NCC1701D Sun 21-Apr-19 14:39:47

You still have time to salvage this. You've recognised the issue and have 25 years to fix it.

I would suggest tightening your belts for the short term to clear all debts and repair your credit rating. Then build up a modest deposit and get on the housing ladder. I know that is easier said than done, but I can see no other way.

Do you have workplace pensions? If so, then make sure you contribute the max you can afford, as employers will match up to a certain amount, plus you get the tax breaks, so 'free money'.

It's going to be a wake up call for you all, but you've spent without thinking for too long.

And inheritances are not a given. Any parent can so easily go into decline and have massive care home fees to pay.

Hope this doesn't sound like a lecture, I expect many are in the same position, but at least you no longer have your head in the sand.

cbatothinkofanamechange Sun 21-Apr-19 14:40:25

Can you break down your monthly living expenses? You say you're living beyond your means but how so?

We should have £800 per month disposable but this gets spent on going out, holidays etc. Basically having fun. Me and DH have alcohol problems which doesn’t help.

I think if we could pay off debt, then start saving £800 pm we could have a deposit in 4-5 years. Is it possible to get a 20 year mortgage?

I think if at least we owned a home living off our small pensions would be possible. We would definitely consider a move north as I have family there and our rent would half.

I feel like the cricket that sang all summer.

cbatothinkofanamechange Sun 21-Apr-19 14:43:33

You can spend your evenings at home entertaining yourself by looking at photos from past holidays you couldn’t afford!

I’m almost in tears here and this actually made me laugh out loud!!! Thank you xx

cbatothinkofanamechange Sun 21-Apr-19 14:47:18

Do you have workplace pensions? If so, then make sure you contribute the max you can afford, as employers will match up to a certain amount, plus you get the tax breaks, so 'free money'.

We do, I will look at increasing this!

NCC1701D Sun 21-Apr-19 14:47:25

When you say alcohol problems, do you mean that you like to socialise with a drink, or do you have alcohol dependency?

If the latter, then please get help. If the former, then it is just a drain on your finances and you can cut back and put the money you save to better use.

moosesormeece Sun 21-Apr-19 14:47:42

I thought I was in too much debt to get a mortgage. I went to see a mortgage broker to find out what to prioritise, thinking long term, and 3 months later had bought my flat. My debt was less than yours but so was my income.

The other thing that jumps out at me is the drinking; I know it's never simple but maybe for the next month try tracking everything you spend on booze and see if that shocks you into cutting back.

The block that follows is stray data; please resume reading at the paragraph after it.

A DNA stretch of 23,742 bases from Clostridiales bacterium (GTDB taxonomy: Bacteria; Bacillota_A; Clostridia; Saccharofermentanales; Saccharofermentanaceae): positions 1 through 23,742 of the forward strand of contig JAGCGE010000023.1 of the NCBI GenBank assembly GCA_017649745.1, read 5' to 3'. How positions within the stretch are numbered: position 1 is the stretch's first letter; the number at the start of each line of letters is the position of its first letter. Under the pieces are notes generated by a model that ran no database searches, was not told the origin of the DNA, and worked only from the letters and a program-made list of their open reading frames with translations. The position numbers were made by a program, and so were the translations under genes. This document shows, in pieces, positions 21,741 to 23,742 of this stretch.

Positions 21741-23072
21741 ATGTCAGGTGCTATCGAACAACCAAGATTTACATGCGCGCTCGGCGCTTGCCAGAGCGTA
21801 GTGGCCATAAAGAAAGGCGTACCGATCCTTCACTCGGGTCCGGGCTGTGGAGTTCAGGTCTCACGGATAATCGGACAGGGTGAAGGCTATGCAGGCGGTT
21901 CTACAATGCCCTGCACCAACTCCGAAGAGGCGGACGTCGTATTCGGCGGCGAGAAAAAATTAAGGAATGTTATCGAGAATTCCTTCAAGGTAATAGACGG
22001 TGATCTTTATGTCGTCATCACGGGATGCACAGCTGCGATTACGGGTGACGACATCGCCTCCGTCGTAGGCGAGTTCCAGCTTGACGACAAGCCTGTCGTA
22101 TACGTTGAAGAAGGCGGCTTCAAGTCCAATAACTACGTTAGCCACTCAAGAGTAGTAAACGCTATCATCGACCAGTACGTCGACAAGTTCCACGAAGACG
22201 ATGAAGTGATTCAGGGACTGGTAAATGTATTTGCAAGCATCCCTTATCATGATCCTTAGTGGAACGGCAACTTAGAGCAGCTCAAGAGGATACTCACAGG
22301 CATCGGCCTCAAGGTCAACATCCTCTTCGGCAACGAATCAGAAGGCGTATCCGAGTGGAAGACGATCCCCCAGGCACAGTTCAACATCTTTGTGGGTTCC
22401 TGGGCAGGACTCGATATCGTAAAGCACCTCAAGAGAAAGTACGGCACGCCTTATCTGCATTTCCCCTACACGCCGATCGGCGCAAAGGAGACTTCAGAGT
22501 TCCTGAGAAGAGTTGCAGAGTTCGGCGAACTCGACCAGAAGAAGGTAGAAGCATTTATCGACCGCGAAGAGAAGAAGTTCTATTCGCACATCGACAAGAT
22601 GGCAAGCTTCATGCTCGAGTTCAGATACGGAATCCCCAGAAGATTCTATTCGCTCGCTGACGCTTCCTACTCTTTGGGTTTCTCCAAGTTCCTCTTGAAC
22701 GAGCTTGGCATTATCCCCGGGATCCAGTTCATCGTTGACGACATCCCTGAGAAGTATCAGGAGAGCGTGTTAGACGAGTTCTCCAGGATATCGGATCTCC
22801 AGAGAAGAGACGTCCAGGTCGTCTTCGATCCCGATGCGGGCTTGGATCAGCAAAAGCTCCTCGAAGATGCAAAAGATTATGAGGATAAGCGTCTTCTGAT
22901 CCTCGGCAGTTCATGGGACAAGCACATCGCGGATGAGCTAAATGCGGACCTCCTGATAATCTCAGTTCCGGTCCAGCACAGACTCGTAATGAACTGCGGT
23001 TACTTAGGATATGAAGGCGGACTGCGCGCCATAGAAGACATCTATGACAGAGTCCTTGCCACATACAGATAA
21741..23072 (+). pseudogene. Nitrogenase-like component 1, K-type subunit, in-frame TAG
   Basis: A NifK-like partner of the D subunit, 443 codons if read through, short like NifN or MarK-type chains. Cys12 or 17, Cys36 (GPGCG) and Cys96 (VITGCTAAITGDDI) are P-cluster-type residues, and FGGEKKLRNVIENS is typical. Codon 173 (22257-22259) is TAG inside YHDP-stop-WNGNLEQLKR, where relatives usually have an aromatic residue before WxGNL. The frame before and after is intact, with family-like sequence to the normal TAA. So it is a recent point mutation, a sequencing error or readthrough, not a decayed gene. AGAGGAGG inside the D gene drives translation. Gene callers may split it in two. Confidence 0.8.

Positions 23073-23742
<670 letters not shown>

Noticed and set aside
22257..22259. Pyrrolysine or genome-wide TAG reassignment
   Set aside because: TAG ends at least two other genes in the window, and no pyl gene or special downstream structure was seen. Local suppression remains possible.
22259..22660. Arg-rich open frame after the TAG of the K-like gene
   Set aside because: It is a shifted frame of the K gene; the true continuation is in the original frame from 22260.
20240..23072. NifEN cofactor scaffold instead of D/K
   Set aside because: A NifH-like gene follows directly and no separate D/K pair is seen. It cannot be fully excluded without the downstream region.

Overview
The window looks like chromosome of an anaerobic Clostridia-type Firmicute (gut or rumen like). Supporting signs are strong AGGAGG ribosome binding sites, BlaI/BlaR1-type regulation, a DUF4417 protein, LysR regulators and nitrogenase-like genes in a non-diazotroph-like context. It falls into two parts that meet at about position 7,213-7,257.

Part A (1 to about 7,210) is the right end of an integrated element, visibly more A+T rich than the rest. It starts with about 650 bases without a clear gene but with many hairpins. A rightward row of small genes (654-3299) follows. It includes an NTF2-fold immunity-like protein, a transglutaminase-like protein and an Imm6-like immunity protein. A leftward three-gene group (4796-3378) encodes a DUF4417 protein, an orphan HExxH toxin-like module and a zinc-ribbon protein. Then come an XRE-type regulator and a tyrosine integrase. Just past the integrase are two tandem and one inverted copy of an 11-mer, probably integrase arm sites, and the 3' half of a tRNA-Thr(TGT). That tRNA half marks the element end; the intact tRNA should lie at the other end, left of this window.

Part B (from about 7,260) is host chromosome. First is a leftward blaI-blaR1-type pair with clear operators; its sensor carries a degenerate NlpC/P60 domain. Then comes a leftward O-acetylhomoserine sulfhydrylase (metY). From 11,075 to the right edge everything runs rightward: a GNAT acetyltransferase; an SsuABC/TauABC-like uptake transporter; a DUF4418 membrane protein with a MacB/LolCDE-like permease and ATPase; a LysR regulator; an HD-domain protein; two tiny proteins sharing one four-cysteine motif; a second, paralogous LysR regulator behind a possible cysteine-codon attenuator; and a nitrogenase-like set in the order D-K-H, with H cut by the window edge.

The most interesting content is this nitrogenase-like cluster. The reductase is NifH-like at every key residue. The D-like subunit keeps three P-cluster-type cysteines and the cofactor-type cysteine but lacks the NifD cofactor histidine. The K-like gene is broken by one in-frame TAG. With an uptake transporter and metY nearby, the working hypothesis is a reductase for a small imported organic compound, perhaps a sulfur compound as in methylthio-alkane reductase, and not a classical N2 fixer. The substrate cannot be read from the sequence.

TeaForTheWin Sun 21-Apr-19 14:49:46

I was gonna say head north right enough before you mentioned.

Might be wise to also ask dad about his will...you say he put the home joint in her name...that, is actually really weird. I mean she didn't pay anything towards it right? Maybe she is 'weird with money' because she is with him for it. I certainly wouldn't think it was ok. Wife or not he has barely known her a few years and she's screwed his children out of their inheritance. I mean, not saying she shouldn't have got anything if he passed but putting her name on the house? Creepy.

£800 a month disposable income is pretty awesome but could you maybe put half of it away? I mean surely you can get by spending £200 each on fun stuff right? Maybe don't eat out as much ect...if that's something you do a lot as that can really drain the bank balance.

Hmm, I guess just take a good hard look at things you are spending on and ask yourself 'could I get it cheaper?' or 'do I need it?' or 'do I even want this or is it just impulse?'.

Good luck!

cbatothinkofanamechange Sun 21-Apr-19 14:51:10

It’s a dependency on alcohol sadly.

Oliversmumsarmy Sun 21-Apr-19 14:52:32

Credit ratings can be repaired with time.

I think you have to make a plan for paying debts and savings.

Moneysaving expert will guide you through things and had some really good tips and spreadsheets.

I would start by getting a copy of your credit report and seeing when the latest missed payment/CCJ is.
If it is last month then you have 6 years for it to disappear.

Then I would make a list of your debts and how much you need to pay each month.

A list of your outgoings (this is where MSE spreadsheet comes in handy if it is still on the site).

Then look to see if you are paying the lowest tariffs on insurances/telephone/power etc.

And look for an extra job each.

Do you have children and if not do you want them?

I go through my bank and credit card statements every so often and I make sure I am paying for only the things I use and need. It is amazing how little things keep being debited from your account for things you have forgotten to cancel.